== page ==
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Super Bowl LII: Numbers don’t tell whole story for Patriots’ defense

Late-season pickup James Harrison of the Patriots forces

Late-season pickup James Harrison of the Patriots forces fumble by Jaguars quarterback Blake Bortles in the AFC Championship Game on Jan. 21, 2018. Credit: Getty Images / Kevin C. Cox

BLOOMINGTON, Minn. — The Patriots are in Super Bowl LII with a below-average defense, at least statistically.

They finished 29th in total defense (366.1 yards allowed per game), 30th against the pass (251.3) and 20th against the run (114.8). In the first six games, the Patriots allowed an average of 444 yards. In their first four, they were 2-2 and allowed an average of 32 points.

But changes helped immensely, including putting Kyle Van Noy in a hybrid position in which he moves from outside linebacker to end. A one-on-one session with coordinator Matt Patricia was an eye-opener for Van Noy.

“Matt’s a nerd,” Van Noy said. “He’s a great coach, a great guy, very smart, knows the game of football. Loves football and helped me see the game differently and take one play at a time. Having him in your ear can sometimes be annoying because he’s so smart. He tells you sometimes what’s going on, and it’s like, ‘Man, shut up and let me play.’ He’s been a huge instrument, and I’m glad to play for him.”

Still, it’s hard to believe that the Patriots, with no superstars on their defense, performed well enough to reach the Super Bowl. Of course, having Tom Brady leading one of the best offenses in the NFL doesn’t hurt. The Patriots led the league by scoring on 49.4 percent of their possessions, which covered up some defensive problems.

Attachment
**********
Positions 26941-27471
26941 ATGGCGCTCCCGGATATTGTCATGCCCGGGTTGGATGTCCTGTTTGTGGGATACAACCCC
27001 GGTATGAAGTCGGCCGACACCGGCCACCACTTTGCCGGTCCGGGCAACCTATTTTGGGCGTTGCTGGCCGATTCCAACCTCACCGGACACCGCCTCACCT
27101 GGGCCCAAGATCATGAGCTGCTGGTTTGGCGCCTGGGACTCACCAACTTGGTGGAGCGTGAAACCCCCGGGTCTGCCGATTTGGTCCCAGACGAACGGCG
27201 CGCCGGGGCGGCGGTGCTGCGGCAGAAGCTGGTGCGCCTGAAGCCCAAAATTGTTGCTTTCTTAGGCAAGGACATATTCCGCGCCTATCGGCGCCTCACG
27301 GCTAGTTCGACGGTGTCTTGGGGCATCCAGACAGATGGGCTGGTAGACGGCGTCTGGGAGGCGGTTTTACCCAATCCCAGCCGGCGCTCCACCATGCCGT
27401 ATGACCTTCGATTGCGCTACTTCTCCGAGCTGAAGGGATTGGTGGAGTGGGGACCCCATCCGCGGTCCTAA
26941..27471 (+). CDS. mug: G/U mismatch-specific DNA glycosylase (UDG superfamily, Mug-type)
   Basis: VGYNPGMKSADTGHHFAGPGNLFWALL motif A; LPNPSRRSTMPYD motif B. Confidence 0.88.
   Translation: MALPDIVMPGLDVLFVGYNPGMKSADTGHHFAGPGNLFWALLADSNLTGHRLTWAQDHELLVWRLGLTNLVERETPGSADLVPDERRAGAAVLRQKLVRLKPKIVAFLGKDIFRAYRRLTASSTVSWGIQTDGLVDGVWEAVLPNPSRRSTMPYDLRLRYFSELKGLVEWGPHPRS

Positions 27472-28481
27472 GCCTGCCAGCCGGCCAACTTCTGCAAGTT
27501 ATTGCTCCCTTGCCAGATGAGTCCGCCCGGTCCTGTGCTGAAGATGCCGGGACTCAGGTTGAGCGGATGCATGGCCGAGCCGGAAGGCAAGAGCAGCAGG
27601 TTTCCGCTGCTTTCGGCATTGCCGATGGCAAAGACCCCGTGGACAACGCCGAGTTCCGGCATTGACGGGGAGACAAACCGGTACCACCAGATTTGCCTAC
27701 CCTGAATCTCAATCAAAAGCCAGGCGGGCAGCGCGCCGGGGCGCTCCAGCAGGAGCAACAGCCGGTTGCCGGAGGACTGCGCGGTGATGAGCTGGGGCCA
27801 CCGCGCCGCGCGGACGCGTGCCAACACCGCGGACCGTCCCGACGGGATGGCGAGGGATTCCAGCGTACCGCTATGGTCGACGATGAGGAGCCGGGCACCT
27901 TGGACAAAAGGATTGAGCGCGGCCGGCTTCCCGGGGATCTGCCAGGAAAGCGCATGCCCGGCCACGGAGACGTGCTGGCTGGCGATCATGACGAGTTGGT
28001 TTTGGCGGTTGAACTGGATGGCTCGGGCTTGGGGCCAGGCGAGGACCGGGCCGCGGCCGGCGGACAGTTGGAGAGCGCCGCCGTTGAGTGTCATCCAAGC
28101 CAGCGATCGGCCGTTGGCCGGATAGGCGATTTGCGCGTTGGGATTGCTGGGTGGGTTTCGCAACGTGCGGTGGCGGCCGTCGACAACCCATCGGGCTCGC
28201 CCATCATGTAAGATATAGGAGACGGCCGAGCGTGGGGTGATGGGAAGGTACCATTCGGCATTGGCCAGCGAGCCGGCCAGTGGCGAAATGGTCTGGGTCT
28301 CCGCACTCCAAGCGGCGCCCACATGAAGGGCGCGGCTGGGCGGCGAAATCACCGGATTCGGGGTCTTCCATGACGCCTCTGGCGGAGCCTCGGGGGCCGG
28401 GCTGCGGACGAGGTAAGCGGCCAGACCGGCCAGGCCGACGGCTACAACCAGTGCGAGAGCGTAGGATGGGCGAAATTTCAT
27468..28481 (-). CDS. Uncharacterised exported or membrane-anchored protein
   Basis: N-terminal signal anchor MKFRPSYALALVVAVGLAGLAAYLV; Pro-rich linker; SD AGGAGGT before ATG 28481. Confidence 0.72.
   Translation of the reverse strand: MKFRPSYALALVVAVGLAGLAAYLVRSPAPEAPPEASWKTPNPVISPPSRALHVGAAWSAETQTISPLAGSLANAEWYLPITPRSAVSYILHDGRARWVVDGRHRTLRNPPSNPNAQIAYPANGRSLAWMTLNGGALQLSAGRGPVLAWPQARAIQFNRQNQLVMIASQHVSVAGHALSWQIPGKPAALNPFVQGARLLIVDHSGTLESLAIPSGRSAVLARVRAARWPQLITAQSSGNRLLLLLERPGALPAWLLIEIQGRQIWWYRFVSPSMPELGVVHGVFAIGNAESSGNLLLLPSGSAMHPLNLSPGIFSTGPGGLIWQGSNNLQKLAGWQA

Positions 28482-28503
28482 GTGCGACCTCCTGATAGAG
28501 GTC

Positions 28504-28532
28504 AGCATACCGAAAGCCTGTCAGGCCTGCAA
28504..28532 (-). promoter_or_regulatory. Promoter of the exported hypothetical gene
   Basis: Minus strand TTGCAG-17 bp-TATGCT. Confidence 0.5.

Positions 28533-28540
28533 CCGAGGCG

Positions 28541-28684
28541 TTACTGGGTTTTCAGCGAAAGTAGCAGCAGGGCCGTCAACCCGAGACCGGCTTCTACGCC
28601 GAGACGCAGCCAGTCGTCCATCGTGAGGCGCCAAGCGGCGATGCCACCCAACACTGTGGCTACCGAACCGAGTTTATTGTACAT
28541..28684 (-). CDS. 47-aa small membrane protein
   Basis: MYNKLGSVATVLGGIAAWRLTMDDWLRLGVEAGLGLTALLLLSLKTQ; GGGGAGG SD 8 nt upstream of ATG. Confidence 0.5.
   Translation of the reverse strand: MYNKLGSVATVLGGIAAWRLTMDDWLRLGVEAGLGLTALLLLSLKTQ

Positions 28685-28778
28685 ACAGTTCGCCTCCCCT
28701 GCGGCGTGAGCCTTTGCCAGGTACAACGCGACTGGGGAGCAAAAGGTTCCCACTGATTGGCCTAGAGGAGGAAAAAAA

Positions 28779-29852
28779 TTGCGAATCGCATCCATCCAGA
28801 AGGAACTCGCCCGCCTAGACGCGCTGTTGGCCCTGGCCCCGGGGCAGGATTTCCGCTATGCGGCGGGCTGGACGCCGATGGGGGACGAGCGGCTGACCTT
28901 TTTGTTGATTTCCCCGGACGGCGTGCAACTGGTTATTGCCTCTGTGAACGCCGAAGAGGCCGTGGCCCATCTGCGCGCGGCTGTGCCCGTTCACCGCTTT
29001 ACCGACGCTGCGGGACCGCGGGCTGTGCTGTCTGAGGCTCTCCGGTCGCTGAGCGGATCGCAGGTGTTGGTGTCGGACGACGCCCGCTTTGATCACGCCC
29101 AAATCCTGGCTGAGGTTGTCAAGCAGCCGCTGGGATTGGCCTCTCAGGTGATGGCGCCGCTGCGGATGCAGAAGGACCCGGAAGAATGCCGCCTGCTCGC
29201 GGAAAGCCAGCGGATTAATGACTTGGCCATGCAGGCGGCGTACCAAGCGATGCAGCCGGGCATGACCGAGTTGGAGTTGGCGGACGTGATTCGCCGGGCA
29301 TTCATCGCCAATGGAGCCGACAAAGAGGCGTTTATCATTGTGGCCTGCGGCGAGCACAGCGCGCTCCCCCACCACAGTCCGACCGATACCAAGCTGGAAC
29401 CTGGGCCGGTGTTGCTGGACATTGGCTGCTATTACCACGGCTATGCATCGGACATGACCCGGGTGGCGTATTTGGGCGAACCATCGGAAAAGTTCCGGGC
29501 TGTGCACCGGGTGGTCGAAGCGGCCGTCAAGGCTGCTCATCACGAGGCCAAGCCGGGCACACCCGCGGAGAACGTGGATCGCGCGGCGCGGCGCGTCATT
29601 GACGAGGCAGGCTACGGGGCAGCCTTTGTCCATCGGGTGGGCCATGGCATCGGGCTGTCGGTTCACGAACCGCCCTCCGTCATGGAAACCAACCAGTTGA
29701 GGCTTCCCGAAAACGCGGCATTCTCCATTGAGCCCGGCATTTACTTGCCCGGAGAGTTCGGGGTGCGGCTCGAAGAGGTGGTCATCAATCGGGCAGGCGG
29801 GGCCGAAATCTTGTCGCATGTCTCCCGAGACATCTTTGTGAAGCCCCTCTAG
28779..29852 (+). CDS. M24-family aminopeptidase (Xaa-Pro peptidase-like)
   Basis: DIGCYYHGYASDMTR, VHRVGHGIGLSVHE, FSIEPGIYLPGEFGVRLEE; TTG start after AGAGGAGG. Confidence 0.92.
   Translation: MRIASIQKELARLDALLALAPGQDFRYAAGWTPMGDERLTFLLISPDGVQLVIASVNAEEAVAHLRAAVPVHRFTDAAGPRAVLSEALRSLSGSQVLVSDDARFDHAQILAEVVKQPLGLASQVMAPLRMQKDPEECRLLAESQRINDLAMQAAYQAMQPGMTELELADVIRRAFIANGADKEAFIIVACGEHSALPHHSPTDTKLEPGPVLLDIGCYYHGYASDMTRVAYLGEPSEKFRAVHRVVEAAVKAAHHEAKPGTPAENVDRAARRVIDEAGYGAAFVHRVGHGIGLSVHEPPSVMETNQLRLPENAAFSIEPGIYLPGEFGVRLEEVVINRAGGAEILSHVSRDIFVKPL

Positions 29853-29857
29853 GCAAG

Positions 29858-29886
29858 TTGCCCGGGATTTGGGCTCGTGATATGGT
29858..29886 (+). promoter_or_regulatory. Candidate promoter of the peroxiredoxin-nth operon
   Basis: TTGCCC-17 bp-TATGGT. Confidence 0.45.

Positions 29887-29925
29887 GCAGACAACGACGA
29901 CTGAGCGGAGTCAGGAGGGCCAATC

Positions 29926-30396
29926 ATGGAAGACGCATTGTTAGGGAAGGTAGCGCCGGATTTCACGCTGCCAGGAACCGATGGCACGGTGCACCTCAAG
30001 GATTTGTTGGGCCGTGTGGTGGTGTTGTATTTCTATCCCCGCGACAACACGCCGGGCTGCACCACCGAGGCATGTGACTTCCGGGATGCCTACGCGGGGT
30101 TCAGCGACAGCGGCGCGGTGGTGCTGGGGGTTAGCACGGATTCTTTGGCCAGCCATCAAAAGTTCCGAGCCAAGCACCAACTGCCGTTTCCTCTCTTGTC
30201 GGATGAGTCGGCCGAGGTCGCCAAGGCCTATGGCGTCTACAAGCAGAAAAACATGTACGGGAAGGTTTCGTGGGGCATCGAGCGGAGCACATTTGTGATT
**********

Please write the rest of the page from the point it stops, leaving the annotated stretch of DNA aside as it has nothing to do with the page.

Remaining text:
“The first four games of the season, they played like crap,” said NBC analyst Rodney Harrison, a former Patriots safety. “They made some adjustments and they ended up with one of the best defenses in the league. That should tell you something about Matt Patricia.”

In the last five games of the regular season, the Pats allowed 323.2 yards per game, but despite those improved numbers, it’s the little things that work for this group. They moved up to fifth in fewest points allowed (18.5) and fourth in red-zone defense, giving up touchdowns 43.8 percent of the time.

Better tackling probably was the key. According to Sports Info Solutions, the Patriots’ defense tied for the third-fewest broken tackles allowed (53). Van Noy said fundamentals are the secret to good tackling.

“Early on, you go through the film and stuff,” defensive end Trey Flowers said. “We understood what our mistakes were, and a lot of times it’s communication and being on the same page. Once we could communicate and got more comfortable, we were able to play more physical and attack more.”

The Eagles present a run-pass option, causing problems when Nick Foles can pull out of running plays and make a quick throw downfield. At times the Eagles go uptempo, which keeps defenses from finding favorable matchups. While the Patriots are strong tacklers, the Eagles, with their group of running backs, led the NFL with 112 broken tackles.

“I feel like they do so much more than the [run-pass option],’’ Van Noy said. “It puts stress on everybody, but at the same time the stress comes from all the other stuff they do.”

With all the weapons the Eagles have, can the Patriots’ defense hold on one more time in the biggest game of the season?

“A lot of guys figured out their role,” Flowers said. “Early on, we had a lot of moving parts, a lot of new guys in, so it was just understanding their roles. Once you play comfortable, I think you start producing at a higher level.”

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